Category Archives: writing

Swiftly

Everything feels like an elegy. I’ve heard, and felt, this sentiment often these past few weeks. When I think of the bears, sleeping in their dens, dreaming of spring lilies. When I walk down our road, and glimpse pheasants in the bare hedges, watch flickers puff out their spotted feathers between birch branches, pass the remains of a fallen buck, sharp ribs poking through his tattered hide. Even the river, winding along its icy banks, brings easy tears.

To be sure, recent events have rendered these feelings acute, aided too by the fact that winter is dying before spring’s first breath… but if I’m honest, I’ve always sort of felt this way about the world. Not to say I don’t feel equal measures of wonder and celebration, because I surely do, just not so prominently on this day.

Anyway, I haven’t written much poetry lately, but I just came across an old poem of mine about swift foxes that ran in High Desert Journal a decade ago, and it fit my mood. But see, there is even hope here. After years of endangerment, and considerable conservation efforts, their populations are now more stable, at least in portions of their historic range less threatened by habitat loss.
At least for now.

Swift Fox
Vulpes velox 

From knoll’s crest she watches
The prairie again, with those long
Egyptian eyes that slant just a little,
Just enough to fix nobility
In their unblinking grace.

Small as a cat and quiet too,
We call her swift, call her rare.
Vulpes velox,
A title with too many edges,
That matches only
Her forty-two pointed teeth,
And none of the softness
In her buff yellow fur, sweet
Between the bluestem,
Capped in an inky tail spot. 

On the ocean of the plains
She speeds beneath the shrieking
Night, tossing mice through the air
Like dull falling comets, breaking
Against pups’ mouths stretched wide. 

From the edge of a smooth-hole den
She is always listening
For the next howl, hungry coyote cousin,
Whose pups have bigger stomachs.
She can’t hear her prairie falling away
Beneath roads and cattle hooves,
But I think she knows
She isn’t fast enough.

— Kathleen Yale
* Published in High Desert Journal, Issue Number Three, Spring 2006

Photo by Gerald Romanchuck

 

Science is Taking Over the World!

Well, okay, science has been running the world, or at least a good bit of it, since the beginning, but for the next two weeks SciShow, one of the programs I write for, is taking over the country.

We’ve got ads running on actual television, billboards plastered on buses and in subways, and we’re running a special episode-a-day series for the next two weeks, answering the world’s most asked questions.

I wrote today’s installment: What is Love? (Baby don’t hurt me.)

Yeah, kinda like the meaning of life . . . not the easiest topic to attempt to explain in three minutes. Shoot, I didn’t even get to quote Shakespeare or Marvin Gaye. I did successfully get Haddaway stuck in my head for a few days though.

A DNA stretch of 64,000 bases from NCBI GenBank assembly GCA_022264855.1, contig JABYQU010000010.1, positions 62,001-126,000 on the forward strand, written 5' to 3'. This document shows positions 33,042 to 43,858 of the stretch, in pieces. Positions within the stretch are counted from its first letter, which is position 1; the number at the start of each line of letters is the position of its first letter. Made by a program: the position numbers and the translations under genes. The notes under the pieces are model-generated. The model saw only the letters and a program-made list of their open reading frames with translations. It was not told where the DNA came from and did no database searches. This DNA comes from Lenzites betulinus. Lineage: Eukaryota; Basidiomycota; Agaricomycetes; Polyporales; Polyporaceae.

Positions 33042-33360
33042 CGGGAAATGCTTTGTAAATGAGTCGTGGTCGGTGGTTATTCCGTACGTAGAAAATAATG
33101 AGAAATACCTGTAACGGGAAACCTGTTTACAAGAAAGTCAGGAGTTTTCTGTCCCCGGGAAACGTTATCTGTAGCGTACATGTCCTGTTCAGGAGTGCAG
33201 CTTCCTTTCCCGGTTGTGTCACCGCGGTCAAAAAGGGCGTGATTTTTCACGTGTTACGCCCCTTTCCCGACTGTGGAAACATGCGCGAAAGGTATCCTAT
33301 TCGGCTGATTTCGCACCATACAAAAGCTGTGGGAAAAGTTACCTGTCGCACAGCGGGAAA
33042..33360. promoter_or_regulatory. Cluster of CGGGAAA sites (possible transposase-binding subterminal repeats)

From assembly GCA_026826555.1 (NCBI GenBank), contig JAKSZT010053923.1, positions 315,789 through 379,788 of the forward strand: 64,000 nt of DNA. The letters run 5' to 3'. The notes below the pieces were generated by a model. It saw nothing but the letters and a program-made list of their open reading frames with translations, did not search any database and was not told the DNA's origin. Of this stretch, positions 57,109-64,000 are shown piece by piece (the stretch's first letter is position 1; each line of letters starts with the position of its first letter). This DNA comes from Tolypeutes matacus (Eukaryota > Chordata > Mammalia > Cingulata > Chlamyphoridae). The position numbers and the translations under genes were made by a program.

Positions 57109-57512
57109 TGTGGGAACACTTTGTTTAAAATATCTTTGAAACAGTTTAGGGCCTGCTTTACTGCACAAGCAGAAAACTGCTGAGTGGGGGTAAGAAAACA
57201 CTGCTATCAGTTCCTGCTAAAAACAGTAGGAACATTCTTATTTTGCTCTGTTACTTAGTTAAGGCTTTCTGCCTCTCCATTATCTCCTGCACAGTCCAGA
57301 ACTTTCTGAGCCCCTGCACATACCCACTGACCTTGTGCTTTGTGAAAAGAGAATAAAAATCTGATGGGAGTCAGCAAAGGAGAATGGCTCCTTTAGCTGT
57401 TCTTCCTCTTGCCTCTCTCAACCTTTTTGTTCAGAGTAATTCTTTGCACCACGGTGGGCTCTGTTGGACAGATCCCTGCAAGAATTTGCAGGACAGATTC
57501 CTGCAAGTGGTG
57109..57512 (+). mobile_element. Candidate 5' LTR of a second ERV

Anyway, it’s nice to see SciShow getting some more national attention and love from Google and YouTube. We work hard to produce a wealth of original, fun, and educational content, all available for free. I mean, I work in a bubble — from home in the woods, usually in slippers and sweatpants. But knowing curious people all over the world are watching our episodes, learning something, hopefully chuckling, occasionally correcting us, and in general getting psyched about science . . . well, that means everything.

Not Fade Away

I’ve got a new book review out in the latest issue of High Country News.

Check it out if you like reading book reviews, and check out Quimby’s book, too, if you’re interested in issues in the changing West, grumpy old codgers, bored teens, accidental pyros, religious zealots, and wandering horses.

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http://www.hcn.org/issues/46.8/not-fade-away

Attack of the Super Bugs!

I’m not talking about Shelob and her eight-legged cronies, or Capitol-engineered tracker jackers, or killer bees… I’m talking about something much more terrifying — antibiotic-resistant bacteria.

Credit: Mariana Ruiz / Public Domain

Credit: Mariana Ruiz / Public Domain

I’ve recently been reading a lot about how we humans are kinda wired to fear the wrong things. I’ll save the psychology behind this for a different day, but suffice to say, we tend to worry more about being bitten in half by sharks, mauled by bears, shot by snipers, or dying in a fiery plane crash than the things that will in reality most likely kill us — car accidents (in the US, at least), poor health, cancer, and to my mind, the various and inevitable manifestations of climate change.

Super bugs are easy to put out of your fear-mongering mind because they won’t knock on your door at night or snatch you out of the woods… which is interesting, because they do have the potential to just, you know, wipe out half the humans in the world if they get a solid run, Plague-style.

Anyway, check out my latest long-form SciShow episode to add another horror to your fear bank, and hear all about how crafty bacteria can be, how we fight it, how it fights back, and how it could ultimately rock our world again and again.